LHCIIs of green-lineage photosynthetic organisms bind chlorophyll (Chl) a/b as their main pigments, whereas some organisms of the red lineage bind Chl a/c as their main pigments. Diatoms are one of the main groups in the red lineage and contribute ~20% of all primary productivity on Earth. The light-harvesting antennas of diatoms are known as Chl a/c and fucoxanthin (Fx) binding proteins, or FCPs, and enable diatoms to efficiently use blue-green light available under water. The distinct pigment composition and organization of the PSII-FCPII supercomplex confers on diatoms the capacity to efficiently dissipate excess energy when necessary. A structure of PSII-FCPII of diatoms greatly expands our understanding of the energy harvesting and dissipation mechanisms in a dominant photosynthetic organism.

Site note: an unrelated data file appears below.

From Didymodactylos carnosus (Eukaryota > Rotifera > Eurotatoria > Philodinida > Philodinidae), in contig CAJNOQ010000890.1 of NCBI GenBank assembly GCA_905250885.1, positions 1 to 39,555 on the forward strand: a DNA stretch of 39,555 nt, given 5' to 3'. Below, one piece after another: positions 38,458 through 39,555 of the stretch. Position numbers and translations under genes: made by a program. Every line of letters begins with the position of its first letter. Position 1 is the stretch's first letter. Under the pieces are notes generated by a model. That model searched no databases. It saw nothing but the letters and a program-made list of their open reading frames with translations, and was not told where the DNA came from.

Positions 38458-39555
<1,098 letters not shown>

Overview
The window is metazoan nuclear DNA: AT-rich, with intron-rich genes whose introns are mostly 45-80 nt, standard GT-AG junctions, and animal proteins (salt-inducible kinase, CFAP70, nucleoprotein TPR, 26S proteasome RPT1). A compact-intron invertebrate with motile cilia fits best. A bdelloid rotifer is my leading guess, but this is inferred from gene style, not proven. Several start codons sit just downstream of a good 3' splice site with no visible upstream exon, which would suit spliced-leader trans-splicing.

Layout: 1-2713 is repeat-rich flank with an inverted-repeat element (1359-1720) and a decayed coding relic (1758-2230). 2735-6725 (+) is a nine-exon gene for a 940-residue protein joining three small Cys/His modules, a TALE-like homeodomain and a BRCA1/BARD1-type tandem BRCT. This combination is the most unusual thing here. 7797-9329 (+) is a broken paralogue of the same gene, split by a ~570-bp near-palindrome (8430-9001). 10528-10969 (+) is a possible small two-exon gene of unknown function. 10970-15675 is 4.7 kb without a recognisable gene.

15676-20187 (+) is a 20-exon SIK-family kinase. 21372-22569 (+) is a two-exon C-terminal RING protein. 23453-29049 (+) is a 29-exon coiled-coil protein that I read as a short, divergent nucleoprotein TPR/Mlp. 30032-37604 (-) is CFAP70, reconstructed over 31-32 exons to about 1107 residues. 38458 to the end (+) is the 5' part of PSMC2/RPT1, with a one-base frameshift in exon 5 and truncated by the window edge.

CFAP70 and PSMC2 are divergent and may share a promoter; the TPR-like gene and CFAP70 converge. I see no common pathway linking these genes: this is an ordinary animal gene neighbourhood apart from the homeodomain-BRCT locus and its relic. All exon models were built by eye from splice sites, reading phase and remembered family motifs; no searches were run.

We used single-particle cryo–electron microscopy analysis to elucidate a structure of the PSII-FCPII supercomplex from the diatom Chaetoceros gracilis at a resolution of 3.0 Å. The supercomplex contains two protomers with 24 subunits in the PSII core and 11 subunits in FCPII, giving rise to a total of 70 subunits with an overall molecular weight of 1.4 MDa. The PSII core is largely similar to that of cyanobacteria and higher plants, but we found five extrinsic proteins that play a role in the oxygen-evolving reaction. Two additional transmembrane subunits located at the periphery of the PSII core help to connect the PSII core with the FCPII subunits. The major FCPII is organized into two tetramers: one is tightly associated whereas the other is moderately associated with the PSII core. In addition, three FCP monomers are associated with each PSII core; among them, two connect the moderately associated FCPII tetramer with the PSII core whereas one is associated at the periphery of the moderately associated FCPII tetramer. These arrangements differ from those found in the PSII-LHCII supercomplexes of the green-lineage organisms, and the locations of the tightly and moderately associated FCP tetramers are opposite to those of the strongly and moderately associated trimers found in PSII-LHCII. On the other hand, locations of the two monomeric FCPs (FCP-D and FCP-E) resemble those of CP24 and CP29 in higher-plant PSII-LHCIIs in that both of them connect the moderately associated FCP tetramer or LHCII trimer with the PSII core.